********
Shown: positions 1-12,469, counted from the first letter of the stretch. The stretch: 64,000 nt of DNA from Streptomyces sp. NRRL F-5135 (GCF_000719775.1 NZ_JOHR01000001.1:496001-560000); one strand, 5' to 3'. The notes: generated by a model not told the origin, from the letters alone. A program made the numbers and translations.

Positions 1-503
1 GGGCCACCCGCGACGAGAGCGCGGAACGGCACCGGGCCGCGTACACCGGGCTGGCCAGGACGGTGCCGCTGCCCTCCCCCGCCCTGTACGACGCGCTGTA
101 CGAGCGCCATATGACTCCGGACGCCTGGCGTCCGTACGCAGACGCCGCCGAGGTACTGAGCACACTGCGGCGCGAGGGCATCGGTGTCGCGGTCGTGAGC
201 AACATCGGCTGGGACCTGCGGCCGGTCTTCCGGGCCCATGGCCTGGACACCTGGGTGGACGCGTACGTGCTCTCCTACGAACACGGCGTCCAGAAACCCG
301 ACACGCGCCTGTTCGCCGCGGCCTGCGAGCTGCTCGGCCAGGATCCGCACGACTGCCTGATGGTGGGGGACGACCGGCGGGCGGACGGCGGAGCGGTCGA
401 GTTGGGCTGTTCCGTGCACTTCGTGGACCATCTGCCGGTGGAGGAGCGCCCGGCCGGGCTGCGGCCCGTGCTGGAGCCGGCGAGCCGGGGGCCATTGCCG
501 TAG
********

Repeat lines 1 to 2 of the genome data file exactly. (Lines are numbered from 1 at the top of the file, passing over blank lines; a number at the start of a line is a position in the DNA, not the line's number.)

Shown: positions 1-12,469, counted from the first letter of the stretch. The stretch: 64,000 nt of DNA from Streptomyces sp. NRRL F-5135 (GCF_000719775.1 NZ_JOHR01000001.1:496001-560000); one strand, 5' to 3'. The notes: generated by a model not told the origin, from the letters alone. A program made the numbers and translations.

Positions 1-503